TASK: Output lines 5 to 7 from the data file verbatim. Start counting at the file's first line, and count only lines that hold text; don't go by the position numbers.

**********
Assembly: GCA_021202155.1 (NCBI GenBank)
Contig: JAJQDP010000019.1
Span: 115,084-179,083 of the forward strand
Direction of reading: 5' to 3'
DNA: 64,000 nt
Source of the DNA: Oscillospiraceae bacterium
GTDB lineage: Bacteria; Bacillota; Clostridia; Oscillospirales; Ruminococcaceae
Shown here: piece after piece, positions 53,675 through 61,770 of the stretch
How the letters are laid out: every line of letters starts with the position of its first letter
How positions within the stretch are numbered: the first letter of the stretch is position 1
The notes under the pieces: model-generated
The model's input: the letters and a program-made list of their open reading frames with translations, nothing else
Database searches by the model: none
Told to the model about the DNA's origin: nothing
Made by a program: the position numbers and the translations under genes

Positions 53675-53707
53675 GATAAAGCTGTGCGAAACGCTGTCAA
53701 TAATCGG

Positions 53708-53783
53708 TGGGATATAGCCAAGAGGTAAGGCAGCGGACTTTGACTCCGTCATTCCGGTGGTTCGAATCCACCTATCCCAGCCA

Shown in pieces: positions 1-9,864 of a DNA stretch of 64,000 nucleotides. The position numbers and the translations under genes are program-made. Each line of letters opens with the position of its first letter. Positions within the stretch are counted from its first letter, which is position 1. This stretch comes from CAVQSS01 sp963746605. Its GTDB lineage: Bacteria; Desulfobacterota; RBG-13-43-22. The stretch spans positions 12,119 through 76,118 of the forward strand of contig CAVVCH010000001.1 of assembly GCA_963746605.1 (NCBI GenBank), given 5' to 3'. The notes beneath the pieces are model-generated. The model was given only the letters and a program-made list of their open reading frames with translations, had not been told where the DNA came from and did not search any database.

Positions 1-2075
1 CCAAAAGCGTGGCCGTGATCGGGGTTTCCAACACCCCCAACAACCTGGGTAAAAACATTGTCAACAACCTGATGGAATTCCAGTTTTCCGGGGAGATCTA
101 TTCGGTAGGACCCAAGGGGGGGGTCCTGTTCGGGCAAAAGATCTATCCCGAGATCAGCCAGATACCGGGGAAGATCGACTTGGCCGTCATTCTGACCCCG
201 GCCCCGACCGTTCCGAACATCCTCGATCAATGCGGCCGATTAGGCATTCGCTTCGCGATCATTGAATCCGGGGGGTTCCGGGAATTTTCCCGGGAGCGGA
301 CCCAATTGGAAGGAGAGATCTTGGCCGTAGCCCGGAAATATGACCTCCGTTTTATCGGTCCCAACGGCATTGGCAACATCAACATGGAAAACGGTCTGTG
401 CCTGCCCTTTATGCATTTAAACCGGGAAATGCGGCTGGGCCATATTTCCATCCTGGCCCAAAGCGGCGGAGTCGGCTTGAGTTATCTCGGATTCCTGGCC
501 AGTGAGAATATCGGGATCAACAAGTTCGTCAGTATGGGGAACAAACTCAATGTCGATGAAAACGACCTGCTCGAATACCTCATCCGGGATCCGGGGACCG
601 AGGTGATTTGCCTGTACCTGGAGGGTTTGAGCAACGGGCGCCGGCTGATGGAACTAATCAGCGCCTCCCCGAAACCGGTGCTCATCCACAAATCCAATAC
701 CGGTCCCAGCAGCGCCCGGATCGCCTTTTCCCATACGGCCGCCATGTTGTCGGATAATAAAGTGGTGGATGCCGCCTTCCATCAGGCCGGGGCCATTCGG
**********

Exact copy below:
DNA: 64,000 nt
Source of the DNA: Oscillospiraceae bacterium
GTDB lineage: Bacteria; Bacillota; Clostridia; Oscillospirales; Ruminococcaceae